In the past year I have been able to identify a sensitive indicator of biochemical tissue alterations in the lungs of mice exposed to a common component of tobacco smoke. Tobacco smoke is comprised of many different compounds that are potentially harmful to the lung. Both the smoke taken in by smokers, as well as the second hand smoke that others in the vicinity are exposed to contains over 4000 potentially toxic agents. One of the major ways that many of these materials can cause injury is by oxidant damage. Oxidant damage occurs when oxygen atoms in the cell; either free and on their own or as part of another molecule, become reactive and interact with many other molecules in cells. The first line of defense for cells is to "soak" up this damaging oxygen by allowing it to react with an abundant cellular molecule without harming the cell. Glutathione (GSH) is such an abundant molecule found in cells. When GSH reacts with these forms of oxygen, the cell is said to be experiencing an oxidant stress. Oxidant stress is a common, and often harmful, condition in many cell types and is felt to be an important part of the damage to the lungs caused by smoking. I attempted to identify a reliable "biomarker" of this oxidant stress by analyzing for increased production of Hsp 72, a member of the heat shock protein (Hsp) family. Hsps are important to cells because of their role in producing proteins needed by cells, as well as for their ability to repair proteins damaged during cell injury. Additionally there is evidence that the induction of Hsp production in cells is tied closely to the levels of GSH in the cells. We used a common constituent of tobacco smoke, naphthalene (NA), in mice to investigate whether or not Hsp 72 might be a sensitive indicator of oxidant stress in the lung. NA causes a well-characterized depletion of GSH in the airway epithelium of the lung. The depletion of GSH in the distal airways is associated with significant damage to the Clara cells of the epithelium; interestingly GSH is also markedly depleted in the more proximal airway epithelium without causing significant cell damage. I determined that the depletion of GSH at both airway levels is associated with induction of Hsp 72. 1 then followed this work by depleting the lung of GSH with a non-toxic GSH depletor, diethyl maleate (DEM). DEM causes profound depletion of GSH in the proximal and distal airways of treated mice without creating significant cell injury. Hsp 72 is induced significantly in both the proximal and distal airway epithelial cells after this non-toxic oxidant stress. In conclusion, it appears that Hsp 72 expression is a sensitive indicator of oxidant stress in the airway epithelium and may be valuable in continued investigations into the role,that oxidant stress plays in the cell injury caused by tobacco smoke.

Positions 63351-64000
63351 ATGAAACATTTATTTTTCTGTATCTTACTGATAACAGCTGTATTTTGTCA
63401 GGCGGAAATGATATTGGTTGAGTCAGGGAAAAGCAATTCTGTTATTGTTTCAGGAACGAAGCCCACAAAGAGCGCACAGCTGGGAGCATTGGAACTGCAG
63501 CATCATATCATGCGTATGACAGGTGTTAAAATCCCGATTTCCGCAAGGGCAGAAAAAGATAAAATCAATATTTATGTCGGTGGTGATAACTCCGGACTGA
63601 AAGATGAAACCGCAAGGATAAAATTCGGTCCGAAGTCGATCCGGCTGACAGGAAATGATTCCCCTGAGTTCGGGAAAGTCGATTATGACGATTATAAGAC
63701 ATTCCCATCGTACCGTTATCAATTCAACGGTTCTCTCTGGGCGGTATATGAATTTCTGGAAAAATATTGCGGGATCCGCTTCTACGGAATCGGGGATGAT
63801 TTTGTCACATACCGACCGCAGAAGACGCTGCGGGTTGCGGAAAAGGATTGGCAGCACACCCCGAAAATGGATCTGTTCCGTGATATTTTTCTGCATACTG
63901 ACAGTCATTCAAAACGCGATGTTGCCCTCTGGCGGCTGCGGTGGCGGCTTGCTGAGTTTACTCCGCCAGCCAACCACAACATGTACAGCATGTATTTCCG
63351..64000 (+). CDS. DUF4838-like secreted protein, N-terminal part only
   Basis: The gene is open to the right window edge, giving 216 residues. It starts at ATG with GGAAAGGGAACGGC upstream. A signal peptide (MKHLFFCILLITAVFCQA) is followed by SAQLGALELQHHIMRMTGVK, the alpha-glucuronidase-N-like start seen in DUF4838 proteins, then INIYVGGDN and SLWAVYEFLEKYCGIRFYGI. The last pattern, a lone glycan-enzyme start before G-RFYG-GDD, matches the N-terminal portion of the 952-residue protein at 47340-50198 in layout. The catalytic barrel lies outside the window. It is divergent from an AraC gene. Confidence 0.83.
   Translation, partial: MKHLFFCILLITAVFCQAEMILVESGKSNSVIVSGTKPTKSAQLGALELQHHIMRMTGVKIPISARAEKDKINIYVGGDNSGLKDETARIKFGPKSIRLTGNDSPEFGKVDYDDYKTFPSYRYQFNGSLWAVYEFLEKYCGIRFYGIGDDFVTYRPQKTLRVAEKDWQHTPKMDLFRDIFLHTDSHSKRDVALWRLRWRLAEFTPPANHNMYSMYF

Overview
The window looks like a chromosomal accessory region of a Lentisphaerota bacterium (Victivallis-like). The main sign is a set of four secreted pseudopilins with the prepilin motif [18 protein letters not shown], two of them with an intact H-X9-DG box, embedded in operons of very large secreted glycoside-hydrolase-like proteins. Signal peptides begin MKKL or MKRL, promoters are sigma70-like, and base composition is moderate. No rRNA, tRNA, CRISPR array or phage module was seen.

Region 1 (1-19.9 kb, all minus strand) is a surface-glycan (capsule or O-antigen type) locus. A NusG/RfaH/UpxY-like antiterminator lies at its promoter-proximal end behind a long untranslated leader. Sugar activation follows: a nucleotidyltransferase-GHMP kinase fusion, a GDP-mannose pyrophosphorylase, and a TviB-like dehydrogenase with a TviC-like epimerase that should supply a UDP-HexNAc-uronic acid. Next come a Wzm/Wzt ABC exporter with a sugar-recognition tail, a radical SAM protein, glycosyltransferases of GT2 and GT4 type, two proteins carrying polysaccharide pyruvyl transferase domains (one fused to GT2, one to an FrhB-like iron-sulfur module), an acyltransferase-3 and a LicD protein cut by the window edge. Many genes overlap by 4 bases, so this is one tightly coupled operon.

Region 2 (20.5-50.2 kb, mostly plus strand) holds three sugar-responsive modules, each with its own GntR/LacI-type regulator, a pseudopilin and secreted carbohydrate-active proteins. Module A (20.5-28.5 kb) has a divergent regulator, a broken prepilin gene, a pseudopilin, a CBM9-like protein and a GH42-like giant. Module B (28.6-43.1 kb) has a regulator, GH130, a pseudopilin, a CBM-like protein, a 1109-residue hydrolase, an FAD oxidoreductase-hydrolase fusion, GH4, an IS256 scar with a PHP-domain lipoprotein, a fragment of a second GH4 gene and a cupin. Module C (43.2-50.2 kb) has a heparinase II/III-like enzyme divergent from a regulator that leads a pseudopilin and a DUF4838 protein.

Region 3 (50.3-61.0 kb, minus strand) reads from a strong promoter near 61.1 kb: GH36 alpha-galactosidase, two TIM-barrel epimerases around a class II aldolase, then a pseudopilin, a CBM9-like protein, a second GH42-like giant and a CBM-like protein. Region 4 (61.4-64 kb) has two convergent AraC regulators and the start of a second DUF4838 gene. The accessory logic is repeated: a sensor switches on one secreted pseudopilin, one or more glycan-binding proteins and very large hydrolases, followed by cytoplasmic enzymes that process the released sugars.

Publications

Glutathione depletion is associated with airway epithelial F-Actin alterations
Periodical: American Journal of Respiratory and Critical Care Medicine Index Medicus:
Authors: Williams KJ, Phimister AJ, Fanucchi MV, Plopper CG ART
Yr: 2001 Vol: 163 Nbr: 5 Abs: A842 Pg:

Glutathione depletion initiates a stress response in Clara cells
Periodical: American Journal of Respiratory and Critical Care Medicine Index Medicus:
Authors: Phimister AJ, Williams KJ, Plopper CG ABS
Yr: 2001 Vol: 163 Nbr: 5 Abs: A843 Pg: